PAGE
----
The Year in Books: Book(s) of the Year

Used to be I could read about 7 novels during the Christmas break we got as kids. My mother used to hate it because I would invariably read all the new books Santa gave me by the time I had to go back to school. Up until this year I tried to carry on the tradition, reserving my last week of vacation to be used in the week between Christmas and the New Year.

But alas, the time spent renovating the house and surgery recuperation has limited my "pull" for the coveted holiday break. So it looks like the last book I'll finish this year is the one I'm currently engaged in, Perfume: The Story of a Murderer by Patrick Susskind. Which, by the way, is excellent. You wouldn't think a guy who has the best sense of smell in the world could put his power to such insane and devious use, but you'd be wrong.

So total tally for this year's reading list: a scant 55 books, compared to 73 last year and 68 the year before. 25 new authors read. After conversing with Guest Blogger Jason we compiled our various Books of the Month (something we've been doing for the past 5 years) and came up with this year's picks for Book of the Year, categorized in fiction and non-fiction. My pick and runner ups first:

My Book of the Year (Fiction): The Wind-Up Bird Chronicle, by Haruki Murakami

Murakami continues to amaze me with every book I read of his, starting with A Wild Sheep Chase about 6 years ago. His writing combines the mundane with the truly bizarre, and both sides are treated with a quiet subtlety and passion that works on multiple levels - as a twisted speculative fiction, as a meditation on the atrocities of war and as a window to our own souls, and the responsibilities we owe to ourselves and those around us. All this from the following brief synopsis, provided by

"Bad things come in threes for Toru Okada. He loses his job, his cat disappears, and then his wife fails to return from work. His search for his wife (and his cat) introduces him to a bizarre collection of characters, including two psychic sisters, a possibly unbalanced teenager, an old soldier who witnessed the massacres on the Chinese mainland at the beginning of the Second World War, and a very shady politician."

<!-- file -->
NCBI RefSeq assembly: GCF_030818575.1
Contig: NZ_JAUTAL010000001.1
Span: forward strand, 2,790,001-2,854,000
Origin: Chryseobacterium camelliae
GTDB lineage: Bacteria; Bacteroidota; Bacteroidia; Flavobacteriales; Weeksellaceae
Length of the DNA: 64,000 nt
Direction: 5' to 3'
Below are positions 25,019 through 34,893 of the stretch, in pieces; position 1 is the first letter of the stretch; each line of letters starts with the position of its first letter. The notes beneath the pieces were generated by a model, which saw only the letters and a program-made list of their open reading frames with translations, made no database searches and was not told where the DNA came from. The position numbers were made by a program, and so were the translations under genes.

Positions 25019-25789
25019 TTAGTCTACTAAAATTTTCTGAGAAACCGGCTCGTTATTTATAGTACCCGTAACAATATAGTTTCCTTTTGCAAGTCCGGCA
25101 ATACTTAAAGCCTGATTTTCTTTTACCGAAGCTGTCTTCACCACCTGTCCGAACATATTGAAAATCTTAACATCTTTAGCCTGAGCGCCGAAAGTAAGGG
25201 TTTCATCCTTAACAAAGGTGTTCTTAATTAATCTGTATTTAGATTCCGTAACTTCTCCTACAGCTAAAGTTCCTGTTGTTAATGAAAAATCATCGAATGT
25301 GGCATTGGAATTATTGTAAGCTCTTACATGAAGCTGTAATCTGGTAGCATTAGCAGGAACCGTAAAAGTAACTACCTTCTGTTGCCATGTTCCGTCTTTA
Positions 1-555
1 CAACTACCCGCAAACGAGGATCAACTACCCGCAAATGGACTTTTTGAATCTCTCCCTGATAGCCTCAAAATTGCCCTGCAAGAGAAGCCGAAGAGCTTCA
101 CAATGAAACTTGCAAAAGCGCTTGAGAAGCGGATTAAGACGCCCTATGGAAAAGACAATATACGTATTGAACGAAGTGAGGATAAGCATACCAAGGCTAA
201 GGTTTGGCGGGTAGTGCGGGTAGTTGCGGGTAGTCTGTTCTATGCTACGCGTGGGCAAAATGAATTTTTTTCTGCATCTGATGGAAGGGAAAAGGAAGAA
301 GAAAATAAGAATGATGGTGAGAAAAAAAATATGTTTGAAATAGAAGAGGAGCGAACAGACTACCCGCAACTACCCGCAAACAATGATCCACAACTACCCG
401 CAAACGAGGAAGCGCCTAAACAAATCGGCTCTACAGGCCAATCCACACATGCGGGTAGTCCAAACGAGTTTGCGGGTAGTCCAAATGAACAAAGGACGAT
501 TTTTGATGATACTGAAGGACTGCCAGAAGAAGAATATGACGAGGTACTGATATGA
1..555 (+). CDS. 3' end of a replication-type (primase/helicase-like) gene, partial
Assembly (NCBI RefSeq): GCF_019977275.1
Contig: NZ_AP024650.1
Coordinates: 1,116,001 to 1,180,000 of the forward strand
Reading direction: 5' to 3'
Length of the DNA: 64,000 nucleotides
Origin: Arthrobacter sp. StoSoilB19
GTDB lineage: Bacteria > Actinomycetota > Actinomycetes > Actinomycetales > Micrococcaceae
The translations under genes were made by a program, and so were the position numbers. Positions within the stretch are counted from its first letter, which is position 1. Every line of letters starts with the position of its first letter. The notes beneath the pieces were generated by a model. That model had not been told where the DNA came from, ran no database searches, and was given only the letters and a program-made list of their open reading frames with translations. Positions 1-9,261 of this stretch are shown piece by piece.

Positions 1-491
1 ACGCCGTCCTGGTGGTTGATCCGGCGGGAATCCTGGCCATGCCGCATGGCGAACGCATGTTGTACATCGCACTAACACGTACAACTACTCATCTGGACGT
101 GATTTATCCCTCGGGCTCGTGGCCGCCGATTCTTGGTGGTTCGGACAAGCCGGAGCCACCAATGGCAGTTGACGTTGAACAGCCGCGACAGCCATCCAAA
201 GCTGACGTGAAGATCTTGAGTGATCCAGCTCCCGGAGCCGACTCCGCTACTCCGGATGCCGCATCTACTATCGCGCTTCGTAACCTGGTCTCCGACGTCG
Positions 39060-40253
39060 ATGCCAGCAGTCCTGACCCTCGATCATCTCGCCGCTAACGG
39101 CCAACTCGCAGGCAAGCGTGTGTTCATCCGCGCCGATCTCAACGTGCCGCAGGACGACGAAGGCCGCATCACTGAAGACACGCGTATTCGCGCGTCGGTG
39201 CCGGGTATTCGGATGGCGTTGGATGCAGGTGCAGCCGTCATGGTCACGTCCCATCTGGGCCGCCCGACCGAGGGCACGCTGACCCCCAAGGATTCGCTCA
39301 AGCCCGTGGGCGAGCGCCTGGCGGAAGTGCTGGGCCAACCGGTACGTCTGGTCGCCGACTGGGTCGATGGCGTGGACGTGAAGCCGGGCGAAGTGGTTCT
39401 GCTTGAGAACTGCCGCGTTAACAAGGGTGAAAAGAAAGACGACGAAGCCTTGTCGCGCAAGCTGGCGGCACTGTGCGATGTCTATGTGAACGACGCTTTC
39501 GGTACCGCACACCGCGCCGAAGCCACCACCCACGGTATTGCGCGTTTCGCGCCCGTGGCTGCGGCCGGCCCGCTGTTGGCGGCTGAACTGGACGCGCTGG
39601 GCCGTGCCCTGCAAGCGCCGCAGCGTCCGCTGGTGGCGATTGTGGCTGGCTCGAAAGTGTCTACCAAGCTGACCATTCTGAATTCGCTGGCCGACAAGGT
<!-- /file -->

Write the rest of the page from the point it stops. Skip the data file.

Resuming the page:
Runner-ups for Book of The Year (Fiction): Two other books you can't go wrong with:

  • No Country for Old Men, by Cormac McCarthy (mini review here)
  • Life of Pi, by Yann Martel
My Book of the Year (Non-Fiction): The Know-It-All, by A.J. Jacobs

Who would've thought a memoir about one guy's attempt to read the entire Encyclopedia Britannica would be so readable? And thought-provoking? And, well, uplifting? Let's admit it, this isn't quite the same suspense as reading about someone attempting to climb Everest. But A.J. Jacobs parallels his Herculean task with another from his life - his attempts to have a child with his wife. Arranged in alphabetical order, the book mixes entries from the Encyclopedia and his thoughts on them with the trials and tribulations that run rampant in his personal life.

At once hilarious and touching, this was the most enjoyable book I've read all year, fiction or otherwise. Check it out here.

Runner-ups for Book of the Year (Non-Fiction): Two more that might be worth your time:

  • Palm Sunday, by Kurt Vonnegut
  • Kitchen Confidential, by Anthony Bourdain
No comments, but here is Guest Blogger Jason's picks:

Book of the Year (Fiction): The Adventures of Kavelier and Clay, by Michael Chabon

  • Runner-up: The Plot Against America, by Philip Roth
Book of the Year (Non-Fiction): Koba the Dread, by Martin Amis
  • Runner-up: Bird by Bird, by Ann Lamott